I want you to be here with us. I want you to feel what we feel. This is the tray that holds the hymnal, attached to the back of the next pew. This is the old-fashioned hat clip beside it. That is the altar with its hand-sewn linens, which are laundered by the Ladies of the Altar. Here are the flowers these same women bring with them from their gardens or sunrooms to decorate the church. These are the woven wicker baskets that will be circulated twice during the course of the Mass by old Otto Leibenstein: once to help the missionaries, once to maintain the parish. And some where in the sacristy, trapped in a ring of gold, is the Body of Christ, the miracle that results again and again from the Mass. The Processional is about to begin, and you know exactly what to do, feel the weight of two thousand years behind each simple ritual. You cannot imagine a time when this feeling of absolute purpose will leave you. You cannot imagine losing your faith. You cannot imagine the loneliness.

Copyright ) 1996 by A. Manette Ansay

What People are saying about this

Howard Frank Mosher
Sister is A. Manette Ansay's best work of fiction to date: highly original and entertaining, powerful, and told in a racy, distinctly American voice that harks back to Huck Finn's for its literary antecedants.
Kelly Cherry
Beautifully written and utterly absorbing, this is a novel to sink into as into thoughts for a hospitable armchair.
Ann Hood
Ansay writes with honest, insight, and great grace.

Meet the Author

A. Manette Ansay is the author of eight books, including Vinegar Hill, Midnight Champagne (a finalist for the National Book Critics Circle Award), and Blue Water. She has received the Pushcart Prize, two Great Lakes Book Awards, and a grant from the National Endowment for the Arts. She teaches in the MFA writing program at the University of Miami.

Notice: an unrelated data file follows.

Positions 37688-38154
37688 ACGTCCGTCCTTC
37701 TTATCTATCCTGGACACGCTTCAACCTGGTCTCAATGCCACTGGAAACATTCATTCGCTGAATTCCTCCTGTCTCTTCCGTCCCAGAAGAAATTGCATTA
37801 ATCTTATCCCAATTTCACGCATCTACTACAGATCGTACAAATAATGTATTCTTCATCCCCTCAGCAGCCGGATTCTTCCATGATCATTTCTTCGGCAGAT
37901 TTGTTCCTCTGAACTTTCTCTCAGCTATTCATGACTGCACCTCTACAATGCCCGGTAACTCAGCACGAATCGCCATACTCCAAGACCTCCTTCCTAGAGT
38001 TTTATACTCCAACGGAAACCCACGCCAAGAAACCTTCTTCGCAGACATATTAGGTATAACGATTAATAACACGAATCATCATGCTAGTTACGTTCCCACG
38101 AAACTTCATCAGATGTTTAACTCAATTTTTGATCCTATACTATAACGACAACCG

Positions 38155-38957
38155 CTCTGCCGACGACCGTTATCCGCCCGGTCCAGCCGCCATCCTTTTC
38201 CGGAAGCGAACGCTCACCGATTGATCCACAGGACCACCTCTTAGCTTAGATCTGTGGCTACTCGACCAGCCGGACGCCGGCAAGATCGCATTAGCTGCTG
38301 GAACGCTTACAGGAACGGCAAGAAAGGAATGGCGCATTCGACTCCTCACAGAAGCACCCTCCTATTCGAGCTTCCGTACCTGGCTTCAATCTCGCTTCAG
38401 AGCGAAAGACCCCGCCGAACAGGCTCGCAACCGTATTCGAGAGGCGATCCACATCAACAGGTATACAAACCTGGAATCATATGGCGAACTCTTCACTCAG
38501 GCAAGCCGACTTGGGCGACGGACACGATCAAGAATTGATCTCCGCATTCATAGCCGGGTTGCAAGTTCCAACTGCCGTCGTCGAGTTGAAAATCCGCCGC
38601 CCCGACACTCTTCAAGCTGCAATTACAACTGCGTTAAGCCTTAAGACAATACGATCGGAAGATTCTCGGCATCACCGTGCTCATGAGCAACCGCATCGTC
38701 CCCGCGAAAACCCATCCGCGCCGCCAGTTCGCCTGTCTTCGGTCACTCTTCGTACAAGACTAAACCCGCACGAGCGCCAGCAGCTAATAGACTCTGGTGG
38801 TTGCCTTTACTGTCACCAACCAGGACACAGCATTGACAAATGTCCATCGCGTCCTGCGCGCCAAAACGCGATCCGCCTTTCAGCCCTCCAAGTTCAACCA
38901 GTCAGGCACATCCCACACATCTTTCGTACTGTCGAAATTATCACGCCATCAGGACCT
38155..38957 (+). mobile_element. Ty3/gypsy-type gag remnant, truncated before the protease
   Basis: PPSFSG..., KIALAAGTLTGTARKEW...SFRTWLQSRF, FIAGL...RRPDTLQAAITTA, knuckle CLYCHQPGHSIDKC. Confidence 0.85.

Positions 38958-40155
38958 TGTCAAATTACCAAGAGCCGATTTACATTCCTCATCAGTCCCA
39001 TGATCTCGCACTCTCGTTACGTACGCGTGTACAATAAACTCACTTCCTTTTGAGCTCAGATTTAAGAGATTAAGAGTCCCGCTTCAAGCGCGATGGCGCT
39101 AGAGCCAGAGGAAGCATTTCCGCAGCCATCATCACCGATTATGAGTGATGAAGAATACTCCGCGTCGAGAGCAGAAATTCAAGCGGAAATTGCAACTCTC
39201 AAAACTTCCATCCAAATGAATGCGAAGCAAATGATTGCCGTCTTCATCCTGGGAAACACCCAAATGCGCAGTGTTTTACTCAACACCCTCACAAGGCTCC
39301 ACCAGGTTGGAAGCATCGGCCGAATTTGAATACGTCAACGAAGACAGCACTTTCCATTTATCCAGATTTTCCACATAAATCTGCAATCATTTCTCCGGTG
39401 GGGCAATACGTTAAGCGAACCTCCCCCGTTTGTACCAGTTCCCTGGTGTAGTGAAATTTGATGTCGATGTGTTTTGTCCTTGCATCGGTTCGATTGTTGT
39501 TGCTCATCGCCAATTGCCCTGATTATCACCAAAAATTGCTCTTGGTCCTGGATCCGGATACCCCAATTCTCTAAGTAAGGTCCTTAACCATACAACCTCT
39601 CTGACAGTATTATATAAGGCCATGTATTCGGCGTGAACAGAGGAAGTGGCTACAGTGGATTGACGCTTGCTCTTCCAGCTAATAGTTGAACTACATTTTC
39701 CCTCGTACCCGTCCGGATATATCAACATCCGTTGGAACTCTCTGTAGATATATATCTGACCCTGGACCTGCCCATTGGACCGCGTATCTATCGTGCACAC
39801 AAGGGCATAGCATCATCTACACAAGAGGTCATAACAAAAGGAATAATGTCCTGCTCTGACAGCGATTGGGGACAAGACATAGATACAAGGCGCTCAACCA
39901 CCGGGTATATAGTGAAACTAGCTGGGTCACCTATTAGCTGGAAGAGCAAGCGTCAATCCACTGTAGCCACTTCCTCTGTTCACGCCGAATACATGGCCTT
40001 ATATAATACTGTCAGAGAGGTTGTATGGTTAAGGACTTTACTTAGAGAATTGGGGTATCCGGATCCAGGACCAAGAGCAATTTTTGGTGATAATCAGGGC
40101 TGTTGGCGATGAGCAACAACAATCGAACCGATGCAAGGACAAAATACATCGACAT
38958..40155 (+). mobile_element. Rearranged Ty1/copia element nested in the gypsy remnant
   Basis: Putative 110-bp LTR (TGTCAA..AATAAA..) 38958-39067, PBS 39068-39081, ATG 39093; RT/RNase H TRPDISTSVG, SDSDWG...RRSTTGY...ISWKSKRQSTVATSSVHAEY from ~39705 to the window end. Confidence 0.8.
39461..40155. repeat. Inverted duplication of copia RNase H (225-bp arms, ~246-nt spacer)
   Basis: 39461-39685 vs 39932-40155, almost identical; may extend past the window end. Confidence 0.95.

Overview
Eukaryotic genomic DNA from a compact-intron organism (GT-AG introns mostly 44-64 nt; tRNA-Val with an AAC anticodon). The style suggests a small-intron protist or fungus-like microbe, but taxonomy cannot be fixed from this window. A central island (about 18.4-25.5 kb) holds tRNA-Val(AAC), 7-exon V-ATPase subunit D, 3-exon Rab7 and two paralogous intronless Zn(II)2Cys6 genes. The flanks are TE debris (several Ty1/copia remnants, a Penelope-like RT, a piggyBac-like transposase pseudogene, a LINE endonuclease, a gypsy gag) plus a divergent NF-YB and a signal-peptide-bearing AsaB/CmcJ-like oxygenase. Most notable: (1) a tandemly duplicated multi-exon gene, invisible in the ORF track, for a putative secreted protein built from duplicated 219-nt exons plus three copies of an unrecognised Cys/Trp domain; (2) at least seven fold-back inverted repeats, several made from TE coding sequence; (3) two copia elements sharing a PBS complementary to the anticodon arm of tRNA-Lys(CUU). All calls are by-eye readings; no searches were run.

Brief Biography

Hometown:
Port Washington, Wisconsin; now lives in New York City
Date of Birth:
1964
Place of Birth:
Lapeer, Michigan
Education:
MFA, Cornell University, 1991

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Sister 3 out of 5 based on 0 ratings. 3 reviews.
Guest More than 1 year ago
This book was simply 'OK'. I had high hopes for it after reading 'Midnight Champagne' which I thoroughly loved. I was somewhat disappointed. While I liked the idea, it seemed more like Abby was talking about her brother than herself, and thus: Why title it 'Sister'? It was a good read overall, but I doubt I'll be picking up again anytime soon--if at all.
Guest More than 1 year ago
I¿m the sort of person that enjoys to read books about mysteries or love, so this book, Sister, wasn¿t really one that I cared for a lot. It¿s basically about a family where the parents have a ten-year age difference and have some conflicts with their parenting styles. The story is told through the eyes of the daughter, Abigail Schiller. Through out the book Abby tells about her life and all of the struggles she has to deal with. A major part of the book Abby talks about her brother Sam who is changed from an innocent, art loving child, to a delinquent boy, all because of her fathers harsh rules and punishments. As the story progresses it becomes more depressing and difficult to handle, and that¿s why I rated this book a six. Another reason why I gave it a six is because it¿s not a book that I would ever really want to read again because it was so sad. I enjoy happier books that have a sense of closure at the end.
Guest More than 1 year ago
written so that the reader gets the feeling he is THERE, experiencing the very same things.....